Argument

Sanctions Won’t Stop Nord Stream 2. Diplomacy Will.

Quiet negotiations with Berlin can do what economic coercion can’t.

By Edward Fishman, a former member of the Policy Planning Staff at the U.S. State Department, is a nonresident senior fellow at the Atlantic Council and an adjunct fellow at the Center for a New American Security.
Angela Merkel and Joe Biden pose for photographers prior to their trilateral talks during the Munich Security Conference in Munich on Feb. 7, 2015.
Angela Merkel and Joe Biden pose for photographers prior to their trilateral talks during the Munich Security Conference in Munich on Feb. 7, 2015. CHRISTOF STACHE/AFP via Getty Images

Nord Stream 2, a gas pipeline that would connect Russia and Germany under the Baltic Sea, has become a rare thing in today’s Washington: a bipartisan bête noire.

Last month, U.S. Secretary of State Antony Blinken called it “a bad deal” and warned that “any entity involved in the Nord Stream 2 pipeline risks U.S. sanctions and should immediately abandon work on the pipeline.” Meanwhile, two leading Republican lawmakers wrote a piece in Foreign Policy urging President Joe Biden to “stop dragging his feet” and impose sanctions on “all vessels and companies currently working to complete the Nord Stream 2 pipeline.”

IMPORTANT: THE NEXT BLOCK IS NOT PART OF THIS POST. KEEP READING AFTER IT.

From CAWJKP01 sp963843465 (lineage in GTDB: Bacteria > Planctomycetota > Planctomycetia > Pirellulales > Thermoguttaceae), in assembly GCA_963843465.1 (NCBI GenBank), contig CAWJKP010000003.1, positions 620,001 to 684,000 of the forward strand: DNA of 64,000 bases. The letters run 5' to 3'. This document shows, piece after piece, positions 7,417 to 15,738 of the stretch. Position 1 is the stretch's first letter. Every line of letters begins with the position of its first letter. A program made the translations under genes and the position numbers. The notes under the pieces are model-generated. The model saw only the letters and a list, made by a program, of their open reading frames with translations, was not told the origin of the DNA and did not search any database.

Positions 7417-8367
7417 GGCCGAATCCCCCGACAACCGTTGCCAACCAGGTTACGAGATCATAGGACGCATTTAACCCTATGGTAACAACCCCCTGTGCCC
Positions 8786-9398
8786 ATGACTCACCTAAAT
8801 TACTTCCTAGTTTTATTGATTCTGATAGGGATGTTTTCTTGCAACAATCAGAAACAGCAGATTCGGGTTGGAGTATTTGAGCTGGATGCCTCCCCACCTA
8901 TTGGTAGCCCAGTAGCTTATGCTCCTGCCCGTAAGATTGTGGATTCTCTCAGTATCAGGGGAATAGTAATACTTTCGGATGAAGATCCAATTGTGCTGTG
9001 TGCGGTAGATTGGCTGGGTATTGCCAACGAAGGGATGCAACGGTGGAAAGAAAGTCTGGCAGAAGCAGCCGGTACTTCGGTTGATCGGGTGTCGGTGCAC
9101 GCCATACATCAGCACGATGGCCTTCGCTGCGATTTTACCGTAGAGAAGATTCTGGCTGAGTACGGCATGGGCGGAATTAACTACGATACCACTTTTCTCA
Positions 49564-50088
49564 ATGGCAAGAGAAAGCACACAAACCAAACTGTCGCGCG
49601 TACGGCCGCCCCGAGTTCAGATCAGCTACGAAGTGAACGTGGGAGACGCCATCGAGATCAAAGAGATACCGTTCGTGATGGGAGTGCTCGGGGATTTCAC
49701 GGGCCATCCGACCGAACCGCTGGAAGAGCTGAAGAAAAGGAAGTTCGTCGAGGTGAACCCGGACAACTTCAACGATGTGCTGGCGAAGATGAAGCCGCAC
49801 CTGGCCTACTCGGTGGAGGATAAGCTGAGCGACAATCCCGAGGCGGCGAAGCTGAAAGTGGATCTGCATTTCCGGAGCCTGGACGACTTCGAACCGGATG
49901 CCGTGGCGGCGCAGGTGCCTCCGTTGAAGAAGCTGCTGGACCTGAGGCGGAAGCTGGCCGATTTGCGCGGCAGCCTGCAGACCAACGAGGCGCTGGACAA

With the project around 95 percent complete, time is running short to stop it. But the solution most are pushing for—sanctions—is not the answer.

That’s because there are only two players capable of killing Nord Stream 2: the Russian and German governments. As Washington has escalated sanctions against the pipeline, many international companies have backed out. If Nord Stream 2 were just a “commercial project,” as Berlin maintains, the risk of U.S. sanctions would have almost definitely halted it by now. But the Russian and German governments have stepped in to keep the project afloat. Russia redeployed a pipe-laying ship, the Akademik Cherskiy, from the Pacific to the Baltic to work on Nord Stream 2, replacing a Swiss vessel. And in Germany, the state of Mecklenburg-Western Pomerania, where the pipeline makes landfall, set up a foundation to shield German contractors from sanctions.